The Renaissance hit France near the end of the 15th century, and stuck around through the 17th. Let’s ignore the film’s brief glimpse of 18th-century Paris and place Beauty And The Beast (2017) somewhere in the early days of that Renaissance. Reason and skepticism are edging out superstition. Farm girls are taking up an interest in books. Yet enchantresses continue to curse whole villages whenever they aren’t invited in from the rain.
The so-called Disney Renaissance began in 1989 with The Little Mermaid and lasted all the way through Tarzan in 1999. That might be generous – some scholars insist that Disney’s glory age dims after 1998’s Mulan. By either reckoning, it’s a shorter Renaissance than the one they had in Europe. Pretty much just as important, though, right? Culturally?
Beauty And The Beast (1991) helped everyone agree that Disney’s new ascendancy was a real and ongoing phenomenon. It was a particularly good cartoon! The songs were nearly flawless, the cell animation and character design were beautiful, and the princess was relatively headstrong. She didn’t even have to be a princess until the very end when her large violent dog friend turned back into a prince. The Oscars did a bit of stunt nominating and suggested it for Best Picture. People loved that movie.
People love the new one, too, and I cannot sort out why. Watching it irritated the shit out of me.
It is only nominally a live-action adaptation. More than two thirds of what we see onscreen is animation. Bad animation. Like, really bad. Ugly, noisy ideas in every piece of CGI. Nothing that moves is convincing.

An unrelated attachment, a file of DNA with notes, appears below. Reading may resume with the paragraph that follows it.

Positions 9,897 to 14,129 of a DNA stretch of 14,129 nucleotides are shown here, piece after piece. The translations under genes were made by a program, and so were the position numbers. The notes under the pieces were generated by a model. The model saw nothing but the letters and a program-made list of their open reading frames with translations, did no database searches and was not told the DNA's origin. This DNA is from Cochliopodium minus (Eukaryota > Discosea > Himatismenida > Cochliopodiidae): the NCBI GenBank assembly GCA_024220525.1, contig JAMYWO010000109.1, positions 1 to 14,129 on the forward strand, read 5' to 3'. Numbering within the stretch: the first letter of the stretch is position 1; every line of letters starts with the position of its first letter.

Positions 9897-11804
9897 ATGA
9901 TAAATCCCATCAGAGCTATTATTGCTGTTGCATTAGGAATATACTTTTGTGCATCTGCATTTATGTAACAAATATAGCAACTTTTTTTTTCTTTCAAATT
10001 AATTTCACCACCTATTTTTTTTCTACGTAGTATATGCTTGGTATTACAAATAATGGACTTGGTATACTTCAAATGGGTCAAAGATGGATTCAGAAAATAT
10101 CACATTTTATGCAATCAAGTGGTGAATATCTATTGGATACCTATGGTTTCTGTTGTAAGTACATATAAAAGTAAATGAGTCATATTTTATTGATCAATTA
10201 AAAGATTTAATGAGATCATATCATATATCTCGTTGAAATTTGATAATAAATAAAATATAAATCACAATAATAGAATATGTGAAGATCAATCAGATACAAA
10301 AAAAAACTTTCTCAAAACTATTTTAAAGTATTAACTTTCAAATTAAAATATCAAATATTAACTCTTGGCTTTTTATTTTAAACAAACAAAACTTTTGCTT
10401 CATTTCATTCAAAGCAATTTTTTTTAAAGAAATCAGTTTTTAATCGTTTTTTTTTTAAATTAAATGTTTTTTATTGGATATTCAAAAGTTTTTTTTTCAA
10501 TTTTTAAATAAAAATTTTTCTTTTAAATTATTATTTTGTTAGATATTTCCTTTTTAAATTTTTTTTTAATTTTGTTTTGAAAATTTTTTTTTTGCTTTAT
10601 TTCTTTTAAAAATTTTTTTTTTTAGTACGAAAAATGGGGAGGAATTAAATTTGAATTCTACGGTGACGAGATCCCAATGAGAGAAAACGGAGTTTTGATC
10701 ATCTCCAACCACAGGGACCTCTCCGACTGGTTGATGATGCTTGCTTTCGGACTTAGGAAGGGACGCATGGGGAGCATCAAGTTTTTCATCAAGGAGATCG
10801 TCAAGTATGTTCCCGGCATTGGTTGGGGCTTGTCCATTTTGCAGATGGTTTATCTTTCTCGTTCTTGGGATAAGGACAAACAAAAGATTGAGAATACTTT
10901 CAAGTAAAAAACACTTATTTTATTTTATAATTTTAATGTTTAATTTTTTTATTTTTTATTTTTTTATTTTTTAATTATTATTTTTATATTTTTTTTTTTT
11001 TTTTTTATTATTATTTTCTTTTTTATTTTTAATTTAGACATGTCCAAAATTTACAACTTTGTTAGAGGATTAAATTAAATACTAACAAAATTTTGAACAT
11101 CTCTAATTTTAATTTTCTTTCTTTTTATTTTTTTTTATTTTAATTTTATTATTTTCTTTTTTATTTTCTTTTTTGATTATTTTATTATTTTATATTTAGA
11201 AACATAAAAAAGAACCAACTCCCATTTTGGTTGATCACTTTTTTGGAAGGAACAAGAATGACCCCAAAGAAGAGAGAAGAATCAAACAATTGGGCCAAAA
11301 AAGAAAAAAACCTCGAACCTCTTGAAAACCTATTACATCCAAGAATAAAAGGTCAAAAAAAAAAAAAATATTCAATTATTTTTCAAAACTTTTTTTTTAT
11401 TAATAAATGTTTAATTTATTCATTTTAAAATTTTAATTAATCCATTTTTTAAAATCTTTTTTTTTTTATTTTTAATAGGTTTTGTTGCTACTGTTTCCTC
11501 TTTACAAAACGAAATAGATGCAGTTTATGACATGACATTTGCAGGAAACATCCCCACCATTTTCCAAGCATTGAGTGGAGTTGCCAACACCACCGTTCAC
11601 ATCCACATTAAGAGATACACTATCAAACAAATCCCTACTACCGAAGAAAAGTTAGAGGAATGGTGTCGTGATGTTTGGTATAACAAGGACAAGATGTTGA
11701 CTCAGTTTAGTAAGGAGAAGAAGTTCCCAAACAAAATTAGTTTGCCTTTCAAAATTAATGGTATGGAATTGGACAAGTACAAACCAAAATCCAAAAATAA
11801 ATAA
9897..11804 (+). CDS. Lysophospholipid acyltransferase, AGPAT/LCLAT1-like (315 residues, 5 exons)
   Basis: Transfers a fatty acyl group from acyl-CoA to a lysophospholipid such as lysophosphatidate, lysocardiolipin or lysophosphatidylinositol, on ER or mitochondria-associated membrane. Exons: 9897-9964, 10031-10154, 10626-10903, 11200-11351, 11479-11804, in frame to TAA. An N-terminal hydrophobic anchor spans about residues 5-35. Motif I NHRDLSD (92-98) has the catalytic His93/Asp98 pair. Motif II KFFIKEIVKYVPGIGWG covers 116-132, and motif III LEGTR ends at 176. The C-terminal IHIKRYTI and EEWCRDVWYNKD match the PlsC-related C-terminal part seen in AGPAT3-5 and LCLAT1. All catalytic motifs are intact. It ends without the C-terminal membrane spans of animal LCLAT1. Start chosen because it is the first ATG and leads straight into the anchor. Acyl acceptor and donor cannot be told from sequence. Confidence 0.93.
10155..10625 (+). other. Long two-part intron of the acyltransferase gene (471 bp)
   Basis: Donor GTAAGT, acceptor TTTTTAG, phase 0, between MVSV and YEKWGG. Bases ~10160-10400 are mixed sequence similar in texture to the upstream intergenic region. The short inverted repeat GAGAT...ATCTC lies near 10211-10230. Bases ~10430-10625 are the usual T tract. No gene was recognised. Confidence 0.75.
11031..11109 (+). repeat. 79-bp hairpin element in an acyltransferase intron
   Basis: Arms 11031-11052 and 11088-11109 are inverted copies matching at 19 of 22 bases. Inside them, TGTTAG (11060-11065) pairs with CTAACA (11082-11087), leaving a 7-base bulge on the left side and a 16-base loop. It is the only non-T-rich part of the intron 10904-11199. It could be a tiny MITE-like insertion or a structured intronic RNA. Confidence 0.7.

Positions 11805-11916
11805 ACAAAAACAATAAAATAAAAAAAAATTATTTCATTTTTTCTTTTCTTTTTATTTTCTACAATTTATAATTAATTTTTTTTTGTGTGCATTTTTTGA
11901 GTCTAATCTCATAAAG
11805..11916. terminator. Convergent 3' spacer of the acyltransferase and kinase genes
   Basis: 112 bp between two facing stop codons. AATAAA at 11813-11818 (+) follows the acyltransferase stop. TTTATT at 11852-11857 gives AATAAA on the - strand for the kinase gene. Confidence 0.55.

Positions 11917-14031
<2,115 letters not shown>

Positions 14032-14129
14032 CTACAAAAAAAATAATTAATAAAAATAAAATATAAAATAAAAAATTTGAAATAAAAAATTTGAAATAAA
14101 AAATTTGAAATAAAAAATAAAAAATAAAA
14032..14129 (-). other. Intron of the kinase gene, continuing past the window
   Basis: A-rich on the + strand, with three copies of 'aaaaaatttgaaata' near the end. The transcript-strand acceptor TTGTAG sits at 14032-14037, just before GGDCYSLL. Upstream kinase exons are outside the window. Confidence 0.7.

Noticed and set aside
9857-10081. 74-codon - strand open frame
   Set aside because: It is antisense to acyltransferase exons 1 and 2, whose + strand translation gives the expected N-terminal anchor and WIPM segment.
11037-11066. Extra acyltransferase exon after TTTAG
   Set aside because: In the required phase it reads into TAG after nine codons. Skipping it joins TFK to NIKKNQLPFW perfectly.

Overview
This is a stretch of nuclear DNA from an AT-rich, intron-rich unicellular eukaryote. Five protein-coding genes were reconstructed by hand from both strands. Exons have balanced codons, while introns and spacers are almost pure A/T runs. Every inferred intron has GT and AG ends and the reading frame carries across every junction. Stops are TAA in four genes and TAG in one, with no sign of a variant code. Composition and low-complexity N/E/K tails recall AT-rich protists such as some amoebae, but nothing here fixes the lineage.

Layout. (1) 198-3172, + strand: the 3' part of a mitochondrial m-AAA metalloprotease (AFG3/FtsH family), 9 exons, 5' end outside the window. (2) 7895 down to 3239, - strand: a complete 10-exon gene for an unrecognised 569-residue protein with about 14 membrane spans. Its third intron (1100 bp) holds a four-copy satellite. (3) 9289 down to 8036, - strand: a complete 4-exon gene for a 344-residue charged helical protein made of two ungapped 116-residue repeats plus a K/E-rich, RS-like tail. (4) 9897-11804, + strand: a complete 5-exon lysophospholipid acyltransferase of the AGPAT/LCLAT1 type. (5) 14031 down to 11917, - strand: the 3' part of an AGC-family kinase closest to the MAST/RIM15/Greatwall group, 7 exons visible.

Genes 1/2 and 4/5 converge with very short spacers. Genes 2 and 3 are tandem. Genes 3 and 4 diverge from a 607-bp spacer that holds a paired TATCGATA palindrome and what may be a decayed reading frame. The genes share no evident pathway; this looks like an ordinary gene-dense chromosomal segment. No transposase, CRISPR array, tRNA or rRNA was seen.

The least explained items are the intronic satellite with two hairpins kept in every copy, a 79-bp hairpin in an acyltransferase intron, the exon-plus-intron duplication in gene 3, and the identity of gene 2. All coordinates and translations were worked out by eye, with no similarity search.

The servant/decor characters have terrifying faces and wildly busy details, evocative of every shitty visual from the Transformers films. It seems inexcusable that sixteen years after Gollum’s densely emotional face acting, the Beast here conveys less than a character in a Wii-U cutscene.
The movie is not purely ugly. The hair, costuming, and sets are superb. But these are vastly overshadowed by the maelstrom of awful 3D.
Also hard to forgive: the music. The new songs are dull and lifeless, protruding from the score like a series of extremely sore thumbs. The eight original numbers are largely intact, but have been reproduced with no attention to the needs of this kind of film musical. Vocals are unfocused and lyrics get lost in the mush. When moments of fragility are called for, the autotune glares instead. Fuck whoever did this.
The Friday afternoon showing I attended was, as we might expect, thick with youngs. Did they laugh and gasp and exclaim obvious plot points and ask why things were happening, or do anything else we’ve come to expect at a family-friendly matinee? They did not. They sat in stony silence. I can only assume they were bored into unconsciousness. I’m surprised they weren’t crying.
These are all the mistakes that Disney never makes outside of its direct-to-video departments. How did it allow them to avalanche here into such a bloated, obvious mess?
And how does this extremely ill-advised project make over a billion dollars in a month? Clearly, I’m too old for this earth. The ups and downs of our culture have passed me by. Put me in the castle keep and curse me, if you must. I’ll live out my days in solitude, forever muttering that you should not watch this film.